The speaker at the ELPCSG members’ meeting on 6th February 2020 was Dr Alexis Webb, Senior Research Funding Manager for early Detection at Cancer Research UK (CRUK). This was a fascinating meeting to a packed house at Maggie’s, and Alexis spoke about what the Early Detection Committee at CRUK have funded in the past few years to develop a more reliable prostate cancer test.
There are currently two studies in early development. In total, these studies have received funding for about £500,000. If the early phase work is successful, they would hope that the researchers would come back to CRUK for more funds to build the project towards patient implementation.
- One study is building new electrochemical sensors to isolate cancer-specific microRNAs (a biomarker) from blood. The idea is to build a small, low-cost and portable sensor that could detect these microRNAs in whole blood samples.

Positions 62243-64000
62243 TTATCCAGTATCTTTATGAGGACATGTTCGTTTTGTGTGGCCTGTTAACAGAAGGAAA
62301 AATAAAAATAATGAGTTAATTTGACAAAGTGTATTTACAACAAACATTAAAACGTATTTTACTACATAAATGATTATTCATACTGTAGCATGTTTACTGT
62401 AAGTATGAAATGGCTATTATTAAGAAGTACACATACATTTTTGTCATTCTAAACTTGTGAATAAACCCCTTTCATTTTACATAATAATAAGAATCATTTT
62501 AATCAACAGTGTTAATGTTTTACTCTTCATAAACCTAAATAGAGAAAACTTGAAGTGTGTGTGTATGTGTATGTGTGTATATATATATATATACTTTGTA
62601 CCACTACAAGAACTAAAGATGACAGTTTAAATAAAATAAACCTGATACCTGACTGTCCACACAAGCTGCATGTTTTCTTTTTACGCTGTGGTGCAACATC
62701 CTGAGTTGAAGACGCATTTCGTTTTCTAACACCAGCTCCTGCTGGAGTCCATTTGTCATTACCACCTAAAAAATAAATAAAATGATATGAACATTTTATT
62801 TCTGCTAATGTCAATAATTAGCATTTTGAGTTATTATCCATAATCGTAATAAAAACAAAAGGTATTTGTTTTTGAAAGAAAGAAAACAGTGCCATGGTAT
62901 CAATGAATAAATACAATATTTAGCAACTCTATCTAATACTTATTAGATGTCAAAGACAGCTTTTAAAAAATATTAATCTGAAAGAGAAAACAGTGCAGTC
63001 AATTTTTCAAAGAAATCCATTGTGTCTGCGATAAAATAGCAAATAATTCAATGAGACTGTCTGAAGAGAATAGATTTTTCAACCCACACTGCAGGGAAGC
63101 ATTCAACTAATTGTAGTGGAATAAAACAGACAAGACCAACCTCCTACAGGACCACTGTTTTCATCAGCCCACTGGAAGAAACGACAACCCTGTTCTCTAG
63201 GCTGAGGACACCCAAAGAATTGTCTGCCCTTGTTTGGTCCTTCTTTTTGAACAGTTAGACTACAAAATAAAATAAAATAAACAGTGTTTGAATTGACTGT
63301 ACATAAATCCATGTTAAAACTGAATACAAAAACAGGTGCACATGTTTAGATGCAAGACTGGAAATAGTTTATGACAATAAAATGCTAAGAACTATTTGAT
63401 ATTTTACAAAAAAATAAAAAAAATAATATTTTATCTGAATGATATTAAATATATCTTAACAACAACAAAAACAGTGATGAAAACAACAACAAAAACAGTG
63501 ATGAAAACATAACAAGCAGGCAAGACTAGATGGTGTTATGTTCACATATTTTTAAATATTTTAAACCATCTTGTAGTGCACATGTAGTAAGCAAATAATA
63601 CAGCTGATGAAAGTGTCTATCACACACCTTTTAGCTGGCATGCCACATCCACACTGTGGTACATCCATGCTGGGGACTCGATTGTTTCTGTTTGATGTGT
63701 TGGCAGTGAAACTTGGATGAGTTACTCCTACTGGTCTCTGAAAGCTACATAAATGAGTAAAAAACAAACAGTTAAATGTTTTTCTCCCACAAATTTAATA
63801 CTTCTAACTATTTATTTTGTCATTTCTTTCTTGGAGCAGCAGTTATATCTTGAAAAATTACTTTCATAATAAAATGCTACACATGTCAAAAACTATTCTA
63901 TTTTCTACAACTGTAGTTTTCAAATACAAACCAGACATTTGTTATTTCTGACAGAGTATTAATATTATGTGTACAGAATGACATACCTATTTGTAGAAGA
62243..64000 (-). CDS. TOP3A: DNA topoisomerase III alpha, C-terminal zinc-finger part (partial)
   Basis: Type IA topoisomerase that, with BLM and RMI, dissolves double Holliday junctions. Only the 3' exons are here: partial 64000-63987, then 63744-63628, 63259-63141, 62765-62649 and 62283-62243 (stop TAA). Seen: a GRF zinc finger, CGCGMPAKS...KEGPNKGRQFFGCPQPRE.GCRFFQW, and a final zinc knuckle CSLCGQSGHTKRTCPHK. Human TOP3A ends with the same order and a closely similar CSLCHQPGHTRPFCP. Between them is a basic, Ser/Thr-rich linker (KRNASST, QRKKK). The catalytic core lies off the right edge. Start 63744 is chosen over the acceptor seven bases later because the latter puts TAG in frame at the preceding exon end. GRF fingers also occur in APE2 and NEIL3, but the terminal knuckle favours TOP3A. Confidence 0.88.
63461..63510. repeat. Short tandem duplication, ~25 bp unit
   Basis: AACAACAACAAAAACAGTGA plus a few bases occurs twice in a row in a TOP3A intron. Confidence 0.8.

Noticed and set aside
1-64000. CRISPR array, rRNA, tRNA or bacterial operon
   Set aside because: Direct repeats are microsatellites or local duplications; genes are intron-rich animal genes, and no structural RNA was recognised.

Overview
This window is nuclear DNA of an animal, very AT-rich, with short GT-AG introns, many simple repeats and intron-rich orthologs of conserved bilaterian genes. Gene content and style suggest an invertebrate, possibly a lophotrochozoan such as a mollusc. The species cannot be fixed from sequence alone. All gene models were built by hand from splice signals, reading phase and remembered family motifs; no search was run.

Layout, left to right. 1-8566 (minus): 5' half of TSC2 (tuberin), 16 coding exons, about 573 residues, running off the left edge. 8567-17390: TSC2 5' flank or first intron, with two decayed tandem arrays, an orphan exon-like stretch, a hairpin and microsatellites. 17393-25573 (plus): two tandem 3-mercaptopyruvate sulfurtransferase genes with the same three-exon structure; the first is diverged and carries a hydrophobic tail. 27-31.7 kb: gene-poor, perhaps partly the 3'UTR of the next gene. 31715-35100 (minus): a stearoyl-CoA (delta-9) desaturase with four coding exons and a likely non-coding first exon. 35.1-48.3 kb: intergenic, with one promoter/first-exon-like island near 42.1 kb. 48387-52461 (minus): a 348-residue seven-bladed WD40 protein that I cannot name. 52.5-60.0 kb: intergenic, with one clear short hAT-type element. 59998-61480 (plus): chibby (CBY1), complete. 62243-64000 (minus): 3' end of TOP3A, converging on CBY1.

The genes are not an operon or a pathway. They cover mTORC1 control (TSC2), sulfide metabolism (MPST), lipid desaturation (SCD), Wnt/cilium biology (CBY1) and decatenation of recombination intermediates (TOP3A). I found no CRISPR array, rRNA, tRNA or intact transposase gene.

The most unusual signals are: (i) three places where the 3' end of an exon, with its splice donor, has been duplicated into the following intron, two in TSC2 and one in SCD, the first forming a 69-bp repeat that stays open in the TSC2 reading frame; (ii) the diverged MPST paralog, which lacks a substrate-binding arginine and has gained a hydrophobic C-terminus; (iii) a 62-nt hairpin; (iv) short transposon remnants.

- The other project is also looking at microRNAs as biomarkers for prostate cancer. This project is using genetic sequencing to better identify the molecular changes that happen in early prostate cancer to then use that as an alternative signature to PSA.
The chart illustrates the reliability of a national PSA testing programme for men (please note that the document was produced in 2013) – click to enlarge.
It is worth noting that progress in developing an accurate, non-invasive urine test for prostate cancer has been announced by John Hopkins University in Maryland, USA – please click here:
And a blog from CRUK describes ‘why a one-off PSA test for prostate cancer is doing men more harm than good’ – click here: